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Oringderff v. State

Court of Appeals of Texas, Sixth District, Texarkana

April 24, 2017

SHELTON LYNN ORINGDERFF, Appellant
v.
THE STATE OF TEXAS, Appellee

          Submitted: December 27, 2016

         On Appeal from the 354th District Court Hunt County, Texas Trial Court No. 29370

          Before Morriss, C.J., Moseley and Burgess, JJ.

          OPINION

          Ralph K. Burgess Justice

         Shelton Lynn Oringderff was convicted of the offense of felony driving while intoxicated (DWI) in violation of Sections 49.04 and 49.09(b) of the Texas Penal Code and was sentenced to fifty years' incarceration. On appeal, Oringderff claims that the trial court erred in overruling his motion to suppress evidence and that the remaining evidence was insufficient to support his conviction. We overrule both points of error and affirm the trial court's judgment.

         I. The Trial Court Did Not Err in Denying Oringderff's Motion to Suppress Evidence

         A. Factual And Procedural History

         Oringderff moved the trial court to suppress evidence obtained as a result of a traffic stop by Texas Department of Public Safety (TDPS) Trooper Damon Williams. In his motion to suppress, Oringderff alleged that Williams "did not have probable cause to stop [him and that] the stop and all evidence obtained from it were . . . illegal under the [F]ourth [A]mendment [to] the U[nited] S[tates] Constitution and [A]rticle 1, [S]ection 9 of the Texas Constitution."[1] The trial court set Oringderff's motion to suppress for hearing on at least one occasion, but the motion was not argued on that or any other date. Rather, during the course of a pretrial conference where the parties and the trial court discussed possible dates for a suppression hearing, Oringderff's counsel stated that he was ready to hear the trial court's ruling on the motion to suppress if the court had made a decision.

         In response to Oringderff's statement, the trial court informed the parties that it had reviewed (1) an audio recording of a 911 call alerting law enforcement to the possibility of a drunk driver and (2) an audio/video recording of Oringderff's traffic stop captured by the dashboard camera (dash cam) in Williams' patrol car. The trial court asked if either party had any additional evidence to present on the suppression issue, and both parties said that they did not. At that point, the trial court denied Oringderff's motion to suppress.

         B. Applicable Law and Standard of Review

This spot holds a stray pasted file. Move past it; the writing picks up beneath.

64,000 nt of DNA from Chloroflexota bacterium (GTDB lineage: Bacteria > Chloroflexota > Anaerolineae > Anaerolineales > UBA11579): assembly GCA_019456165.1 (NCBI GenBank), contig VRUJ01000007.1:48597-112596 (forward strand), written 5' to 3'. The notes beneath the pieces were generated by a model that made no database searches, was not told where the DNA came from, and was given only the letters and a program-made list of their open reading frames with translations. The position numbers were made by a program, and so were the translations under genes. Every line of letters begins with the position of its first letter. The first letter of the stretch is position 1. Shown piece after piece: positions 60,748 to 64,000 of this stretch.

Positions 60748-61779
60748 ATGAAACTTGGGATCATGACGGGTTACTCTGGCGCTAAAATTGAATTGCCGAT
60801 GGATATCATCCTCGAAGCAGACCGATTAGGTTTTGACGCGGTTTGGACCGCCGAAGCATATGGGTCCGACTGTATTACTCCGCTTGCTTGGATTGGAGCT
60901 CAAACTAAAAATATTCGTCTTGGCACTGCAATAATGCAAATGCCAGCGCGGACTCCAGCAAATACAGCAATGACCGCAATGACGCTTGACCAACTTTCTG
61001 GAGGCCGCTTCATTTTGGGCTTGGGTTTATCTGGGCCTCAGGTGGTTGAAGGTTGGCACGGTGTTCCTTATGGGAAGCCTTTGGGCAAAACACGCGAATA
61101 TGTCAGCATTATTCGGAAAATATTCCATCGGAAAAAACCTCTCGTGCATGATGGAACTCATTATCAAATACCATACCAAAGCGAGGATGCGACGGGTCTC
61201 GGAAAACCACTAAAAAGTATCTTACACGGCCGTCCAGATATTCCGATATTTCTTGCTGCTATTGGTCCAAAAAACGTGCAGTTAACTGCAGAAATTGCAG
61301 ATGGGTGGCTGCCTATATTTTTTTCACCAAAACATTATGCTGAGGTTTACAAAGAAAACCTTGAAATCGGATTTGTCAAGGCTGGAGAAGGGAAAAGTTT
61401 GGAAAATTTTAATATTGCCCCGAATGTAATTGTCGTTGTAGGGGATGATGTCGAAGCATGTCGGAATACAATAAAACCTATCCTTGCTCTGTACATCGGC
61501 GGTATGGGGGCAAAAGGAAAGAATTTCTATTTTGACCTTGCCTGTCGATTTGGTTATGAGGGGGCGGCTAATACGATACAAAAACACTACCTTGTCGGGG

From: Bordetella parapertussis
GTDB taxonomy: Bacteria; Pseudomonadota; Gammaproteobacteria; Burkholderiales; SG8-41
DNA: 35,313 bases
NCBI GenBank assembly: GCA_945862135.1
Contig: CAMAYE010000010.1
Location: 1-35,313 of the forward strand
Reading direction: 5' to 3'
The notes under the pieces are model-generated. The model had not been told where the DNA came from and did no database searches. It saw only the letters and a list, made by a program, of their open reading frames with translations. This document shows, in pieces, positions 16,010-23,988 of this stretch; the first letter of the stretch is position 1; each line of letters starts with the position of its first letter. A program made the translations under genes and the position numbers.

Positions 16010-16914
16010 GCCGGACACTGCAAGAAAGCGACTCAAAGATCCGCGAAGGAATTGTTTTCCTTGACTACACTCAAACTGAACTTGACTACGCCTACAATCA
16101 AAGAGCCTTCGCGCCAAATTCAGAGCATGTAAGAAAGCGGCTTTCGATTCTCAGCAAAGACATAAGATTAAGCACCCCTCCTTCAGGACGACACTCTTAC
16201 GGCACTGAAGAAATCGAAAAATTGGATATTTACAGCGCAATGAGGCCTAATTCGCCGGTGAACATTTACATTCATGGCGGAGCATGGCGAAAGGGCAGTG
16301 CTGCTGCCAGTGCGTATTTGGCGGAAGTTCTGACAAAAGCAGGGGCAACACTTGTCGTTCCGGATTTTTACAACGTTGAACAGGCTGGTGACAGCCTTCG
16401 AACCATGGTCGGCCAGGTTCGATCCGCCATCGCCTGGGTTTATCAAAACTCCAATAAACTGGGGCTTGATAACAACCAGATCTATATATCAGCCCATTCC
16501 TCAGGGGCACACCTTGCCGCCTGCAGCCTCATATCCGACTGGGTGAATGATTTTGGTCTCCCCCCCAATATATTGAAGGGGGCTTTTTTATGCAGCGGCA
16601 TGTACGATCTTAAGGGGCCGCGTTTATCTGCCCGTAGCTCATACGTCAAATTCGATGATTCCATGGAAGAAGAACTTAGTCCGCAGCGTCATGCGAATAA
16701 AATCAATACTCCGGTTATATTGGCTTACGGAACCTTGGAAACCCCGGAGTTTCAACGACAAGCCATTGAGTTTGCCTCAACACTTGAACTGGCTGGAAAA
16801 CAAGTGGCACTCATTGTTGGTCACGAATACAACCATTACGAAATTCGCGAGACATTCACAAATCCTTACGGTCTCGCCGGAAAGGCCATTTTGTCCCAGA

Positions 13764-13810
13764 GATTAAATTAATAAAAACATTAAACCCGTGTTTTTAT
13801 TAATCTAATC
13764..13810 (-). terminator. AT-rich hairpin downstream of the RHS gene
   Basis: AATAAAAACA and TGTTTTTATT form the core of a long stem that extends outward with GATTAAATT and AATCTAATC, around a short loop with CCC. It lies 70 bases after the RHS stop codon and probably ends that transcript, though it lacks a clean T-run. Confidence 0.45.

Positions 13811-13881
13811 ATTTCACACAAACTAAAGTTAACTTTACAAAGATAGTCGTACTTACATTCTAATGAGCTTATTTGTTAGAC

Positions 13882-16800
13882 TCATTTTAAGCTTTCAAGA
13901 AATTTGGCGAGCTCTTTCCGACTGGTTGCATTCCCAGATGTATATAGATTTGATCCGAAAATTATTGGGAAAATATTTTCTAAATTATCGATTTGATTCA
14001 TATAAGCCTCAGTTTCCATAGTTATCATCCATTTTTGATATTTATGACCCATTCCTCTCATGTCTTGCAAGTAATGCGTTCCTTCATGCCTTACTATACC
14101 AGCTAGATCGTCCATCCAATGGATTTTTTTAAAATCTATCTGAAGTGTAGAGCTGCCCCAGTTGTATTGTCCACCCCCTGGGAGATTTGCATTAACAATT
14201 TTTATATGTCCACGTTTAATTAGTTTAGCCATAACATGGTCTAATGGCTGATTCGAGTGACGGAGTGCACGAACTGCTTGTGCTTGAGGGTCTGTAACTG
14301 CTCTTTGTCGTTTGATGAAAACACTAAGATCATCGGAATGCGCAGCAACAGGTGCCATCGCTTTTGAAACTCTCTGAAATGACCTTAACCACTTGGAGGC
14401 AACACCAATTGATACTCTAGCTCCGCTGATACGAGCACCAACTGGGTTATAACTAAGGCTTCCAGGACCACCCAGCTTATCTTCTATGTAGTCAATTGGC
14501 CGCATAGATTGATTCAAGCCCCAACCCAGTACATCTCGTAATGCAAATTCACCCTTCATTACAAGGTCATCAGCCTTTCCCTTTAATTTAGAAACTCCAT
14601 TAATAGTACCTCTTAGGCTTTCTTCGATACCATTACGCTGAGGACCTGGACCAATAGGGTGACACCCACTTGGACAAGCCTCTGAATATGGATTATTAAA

A traffic stop constitutes a Fourth Amendment seizure, and reasonable suspicion is required to conduct such a stop. See Berkemer v. McCarty, 468 U.S. 420, 439 (1984); see also Ford v. State, 158 S.W.3d 488, 492 (Tex. Crim. App. 2005). As the Texas Court of Criminal Appeals has noted,

A police officer has reasonable suspicion to detain if he has specific, articulable facts that, combined with rational inferences from those facts, would lead him to reasonably conclude that the person detained is, has been, or soon will be engaged in criminal activity. This standard is an objective one that disregards the actual subjective intent of the arresting officer and looks, instead, to whether there was an objectively justifiable basis for the detention. It also looks to the totality of the circumstances; those circumstances may all seem innocent enough in isolation, but if they combine to reasonably suggest the imminence of criminal conduct, an investigative detention is justified.

Derischweiler v. State, 348 S.W.3d 906, 914 (Tex. Crim. App. 2011) (footnotes omitted). The

         United States Supreme Court has also held that

"reasonable suspicion" necessary to justify such a stop "is dependent upon both the content of information possessed by police and its degree of reliability." Alabama v. White, 496 U.S. 325, 330 (1990). The standard takes into account "the totality of the circumstances-the whole picture." [United States v.] Cortez, [449 U.S. 411');">449 U.S. 411, 147 (1981)]. Although a mere "'hunch'" does not create reasonable suspicion, Terry [v. Ohio, 392 U.S. 1, 27 (1968)], the level of suspicion the standard requires is "considerably less than proof of wrongdoing by a preponderance of the evidence, " and ...

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